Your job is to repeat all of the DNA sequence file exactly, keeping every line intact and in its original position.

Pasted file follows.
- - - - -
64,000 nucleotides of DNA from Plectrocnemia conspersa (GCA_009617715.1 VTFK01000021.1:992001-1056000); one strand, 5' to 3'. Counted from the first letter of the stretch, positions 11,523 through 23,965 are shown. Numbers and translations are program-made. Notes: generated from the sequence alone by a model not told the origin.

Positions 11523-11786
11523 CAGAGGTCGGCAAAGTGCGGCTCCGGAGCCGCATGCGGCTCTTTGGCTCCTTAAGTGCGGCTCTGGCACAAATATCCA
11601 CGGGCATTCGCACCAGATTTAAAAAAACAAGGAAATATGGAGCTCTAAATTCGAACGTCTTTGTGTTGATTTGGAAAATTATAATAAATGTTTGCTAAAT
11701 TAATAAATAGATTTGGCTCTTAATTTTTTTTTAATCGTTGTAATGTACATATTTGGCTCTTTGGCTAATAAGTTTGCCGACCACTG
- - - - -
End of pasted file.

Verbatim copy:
64,000 nucleotides of DNA from Plectrocnemia conspersa (GCA_009617715.1 VTFK01000021.1:992001-1056000); one strand, 5' to 3'. Counted from the first letter of the stretch, positions 11,523 through 23,965 are shown. Numbers and translations are program-made. Notes: generated from the sequence alone by a model not told the origin.

Positions 11523-11786
11523 CAGAGGTCGGCAAAGTGCGGCTCCGGAGCCGCATGCGGCTCTTTGGCTCCTTAAGTGCGGCTCTGGCACAAATATCCA
11601 CGGGCATTCGCACCAGATTTAAAAAAACAAGGAAATATGGAGCTCTAAATTCGAACGTCTTTGTGTTGATTTGGAAAATTATAATAAATGTTTGCTAAAT
11701 TAATAAATAGATTTGGCTCTTAATTTTTTTTTAATCGTTGTAATGTACATATTTGGCTCTTTGGCTAATAAGTTTGCCGACCACTG